7. Great news! I got a call today from the kiln repair guy and it's costing me less than $100 to get the old Paragon kiln running.... the one that was given to me by the people I bought my wheel from. I'm super excited, but now I'm a little bugged.... I don't have the faintest idea how to run the thing. Hubby is going to run the wiring for me. I've never even watched someone load a kiln. I don't know what additional equipment/supplies I need. Can any point me to a resource... like "Kiln Operation for Dummies"
  8. grog vs sand in cone 6 clay for tall stuff

    On Sunday night, I threw "tall" for the first time. I threw a carafe... about 11" tall. I used a cone 6 white clay from Continental Clay. It's their B-Clay. It was super smooth to throw with. But I will admit that it took 4 tries to get anywhere close to this height.
  9. Duplicates?

    So, until this week, I didn't really understand the hubbub about having tools for different clay body colors. But now I'm starting to understand why. I can see how you could have a whole complete studio set up for different clay colors: canvases, bats, wheel, trimming tools, etc. But really, what is necessary? Sponges, buckets and wires come to mind. As do bats--at least the non-plastic ones. Anything else? I've also come to the conclusion that if I'm going to work with different clays, I should probably clean out my splash pan more often. Or, should I just keep slop buckets for the different colors? It seems like this could get to be kinda space prohibitive. Help?
  10. Yes! I took back the Artista and got a previously owned, but never used, Clay Boss. I love having my own wheel! Thanks for thinking of me. Try checking out my thread, ... I guess I'm setting up a studio... or somtething like that!

  11. Amazed by glazes on earthenware

    I googled her. To me, her stuff looks like underglazes. Many of them can be fired to cone 6.
  12. So, I returned the Artista wheel yesterday and got a previously owned, but never used Clay Boss for a good price that I found on Craigslist. The guy says, "if you want that, you can have it".... pointing to a small kiln in the corner of the garage. Looked pretty old... not sure of the year. Hasn't been fired in at least 6 years as the family has lost interest in clay and glass. It's a Paragon A66B. I called a (different) local company and the technician was very nice. He said I could call him with the particulars and he'd let me know if it's still service-able and whether it was even worth my time. I asked, "so, what if I take it and it's not worth servicing to get it up to par? How do I responsibly dispose of it?" He said, "then I'll recycle what I can for you and what is still useable, I'll keep in my 'graveyard' for when someone might need to service a similar model". Nice! Win-win! I picked it up..... well, the seller loaded into my minivan for me. And I'm going to drop it off at the shop next week. I've still got it in my van, so I asked my instructor this morning, to give his opinion. He said it looks decent. The kiln sitter is missing a prong or 2 It has no stand, I'm not sure if it would need venting or not and hubby would have to run electricity for it..... I was sooooo not prepared to even THINK about a kiln. I've never even helped load a kiln, let alone, fire one!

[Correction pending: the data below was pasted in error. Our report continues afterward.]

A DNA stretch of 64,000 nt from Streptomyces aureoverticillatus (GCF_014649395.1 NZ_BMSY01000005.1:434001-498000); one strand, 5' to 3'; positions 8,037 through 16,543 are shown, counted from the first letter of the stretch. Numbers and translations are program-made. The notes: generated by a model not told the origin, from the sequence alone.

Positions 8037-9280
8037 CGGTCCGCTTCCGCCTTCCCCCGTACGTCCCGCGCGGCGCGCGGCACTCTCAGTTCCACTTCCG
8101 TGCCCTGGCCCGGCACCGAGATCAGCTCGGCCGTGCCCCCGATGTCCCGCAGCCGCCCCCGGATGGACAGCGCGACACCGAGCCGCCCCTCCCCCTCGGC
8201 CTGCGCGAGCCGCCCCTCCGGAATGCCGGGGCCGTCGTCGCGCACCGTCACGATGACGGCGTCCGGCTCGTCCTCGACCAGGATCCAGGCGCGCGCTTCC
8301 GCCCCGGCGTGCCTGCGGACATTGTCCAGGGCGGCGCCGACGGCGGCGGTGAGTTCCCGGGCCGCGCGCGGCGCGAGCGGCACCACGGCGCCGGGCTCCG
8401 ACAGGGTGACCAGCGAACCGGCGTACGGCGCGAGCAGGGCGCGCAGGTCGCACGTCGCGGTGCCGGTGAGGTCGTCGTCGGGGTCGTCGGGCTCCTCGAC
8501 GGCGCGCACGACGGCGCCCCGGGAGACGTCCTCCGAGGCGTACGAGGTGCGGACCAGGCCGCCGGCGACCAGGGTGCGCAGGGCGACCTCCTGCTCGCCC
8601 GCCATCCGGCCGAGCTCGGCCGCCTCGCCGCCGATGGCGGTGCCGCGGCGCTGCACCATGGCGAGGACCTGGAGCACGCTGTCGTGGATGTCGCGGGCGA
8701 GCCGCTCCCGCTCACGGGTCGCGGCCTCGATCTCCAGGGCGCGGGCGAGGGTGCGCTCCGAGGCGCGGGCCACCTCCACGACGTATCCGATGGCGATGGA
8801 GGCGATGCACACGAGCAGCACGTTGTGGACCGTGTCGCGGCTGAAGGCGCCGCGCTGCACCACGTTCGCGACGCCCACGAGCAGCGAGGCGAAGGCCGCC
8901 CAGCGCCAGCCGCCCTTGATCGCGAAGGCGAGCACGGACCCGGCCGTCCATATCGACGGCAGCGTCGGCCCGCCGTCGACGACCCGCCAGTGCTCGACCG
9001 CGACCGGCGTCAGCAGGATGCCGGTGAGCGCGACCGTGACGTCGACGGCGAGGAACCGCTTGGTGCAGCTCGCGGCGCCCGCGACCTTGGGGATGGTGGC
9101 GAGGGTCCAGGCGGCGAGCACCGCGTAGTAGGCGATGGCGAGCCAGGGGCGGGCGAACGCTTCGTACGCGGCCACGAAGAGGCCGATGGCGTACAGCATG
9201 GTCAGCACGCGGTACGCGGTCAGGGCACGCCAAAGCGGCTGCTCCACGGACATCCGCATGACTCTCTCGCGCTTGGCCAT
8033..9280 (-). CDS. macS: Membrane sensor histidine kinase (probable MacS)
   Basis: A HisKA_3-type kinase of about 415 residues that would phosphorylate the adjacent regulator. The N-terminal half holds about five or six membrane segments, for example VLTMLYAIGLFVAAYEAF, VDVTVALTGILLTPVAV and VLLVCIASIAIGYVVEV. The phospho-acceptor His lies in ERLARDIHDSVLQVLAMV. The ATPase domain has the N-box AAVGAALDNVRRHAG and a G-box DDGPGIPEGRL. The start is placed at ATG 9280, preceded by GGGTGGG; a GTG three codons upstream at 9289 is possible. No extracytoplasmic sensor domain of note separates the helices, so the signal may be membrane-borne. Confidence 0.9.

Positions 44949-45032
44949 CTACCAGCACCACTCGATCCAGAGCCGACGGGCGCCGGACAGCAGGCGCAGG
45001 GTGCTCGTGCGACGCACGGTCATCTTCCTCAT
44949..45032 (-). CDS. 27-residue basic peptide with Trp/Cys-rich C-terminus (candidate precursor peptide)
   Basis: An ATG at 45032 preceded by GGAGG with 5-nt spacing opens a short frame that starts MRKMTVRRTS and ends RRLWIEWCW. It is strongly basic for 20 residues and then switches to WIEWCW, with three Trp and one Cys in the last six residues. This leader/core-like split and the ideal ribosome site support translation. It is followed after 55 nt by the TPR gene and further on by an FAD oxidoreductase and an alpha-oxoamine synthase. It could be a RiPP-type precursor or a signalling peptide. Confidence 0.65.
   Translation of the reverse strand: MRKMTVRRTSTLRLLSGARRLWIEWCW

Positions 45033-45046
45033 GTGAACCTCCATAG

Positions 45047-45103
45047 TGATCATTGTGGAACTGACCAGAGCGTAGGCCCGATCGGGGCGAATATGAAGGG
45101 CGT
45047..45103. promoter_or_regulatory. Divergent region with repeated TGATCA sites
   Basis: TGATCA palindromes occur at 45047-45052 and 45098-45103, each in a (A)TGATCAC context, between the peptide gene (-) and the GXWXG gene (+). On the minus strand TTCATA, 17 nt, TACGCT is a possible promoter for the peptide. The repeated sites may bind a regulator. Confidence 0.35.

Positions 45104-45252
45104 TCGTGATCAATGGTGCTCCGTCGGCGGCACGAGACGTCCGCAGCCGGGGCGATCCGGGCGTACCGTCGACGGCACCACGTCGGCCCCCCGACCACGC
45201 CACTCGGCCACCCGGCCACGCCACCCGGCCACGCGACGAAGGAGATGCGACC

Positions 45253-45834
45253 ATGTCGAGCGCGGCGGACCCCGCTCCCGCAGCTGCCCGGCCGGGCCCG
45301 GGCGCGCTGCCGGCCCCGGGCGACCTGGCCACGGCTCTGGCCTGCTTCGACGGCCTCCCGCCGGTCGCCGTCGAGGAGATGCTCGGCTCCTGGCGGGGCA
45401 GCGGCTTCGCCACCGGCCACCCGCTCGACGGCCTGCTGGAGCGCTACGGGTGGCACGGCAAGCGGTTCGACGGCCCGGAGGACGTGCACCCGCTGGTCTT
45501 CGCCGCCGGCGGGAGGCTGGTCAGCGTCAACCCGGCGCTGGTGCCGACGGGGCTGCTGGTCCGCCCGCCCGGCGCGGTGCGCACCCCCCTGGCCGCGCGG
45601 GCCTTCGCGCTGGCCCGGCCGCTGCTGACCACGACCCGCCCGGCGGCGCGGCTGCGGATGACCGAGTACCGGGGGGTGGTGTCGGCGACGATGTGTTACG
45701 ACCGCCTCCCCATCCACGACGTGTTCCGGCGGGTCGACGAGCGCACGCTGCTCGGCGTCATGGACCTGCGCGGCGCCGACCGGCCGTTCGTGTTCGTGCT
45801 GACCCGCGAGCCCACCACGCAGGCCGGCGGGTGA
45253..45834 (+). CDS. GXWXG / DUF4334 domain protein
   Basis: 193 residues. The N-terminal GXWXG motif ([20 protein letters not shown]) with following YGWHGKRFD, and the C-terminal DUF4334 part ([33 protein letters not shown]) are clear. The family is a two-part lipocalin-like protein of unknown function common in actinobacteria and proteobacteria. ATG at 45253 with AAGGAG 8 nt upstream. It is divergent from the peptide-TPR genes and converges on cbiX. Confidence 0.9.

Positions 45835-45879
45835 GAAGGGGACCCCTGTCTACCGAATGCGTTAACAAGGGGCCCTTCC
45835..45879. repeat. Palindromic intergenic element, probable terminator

13. Disappointed in my new wheel

    Success! Thanks to your encouragement! I called the owner today. <firmly, all business. "Hi, it's Melissa. I sent you an email on Sunday night" "Oh yeah, I've been meaning to respond to that. If you're not happy with it, then yes, I'll take the wheel back" .... conversation went on to make arrangements for its return. So, I'm glad I took your advice and didn't let it get me even more angry. I'm returning the wheel tomorrow. ... and yes, my gut told me not to buy it. I shouldn't have bought it. And it turns out a Speedball Big Boss came on Craigslist today. It was never used. Perfect.... except missing part of the splashpan.... I can order one of those myself! Price is reasonable if I can get them to take a little less to leave room for a splashpan. Hopefully, I'll be able to pick this one up tomorrow!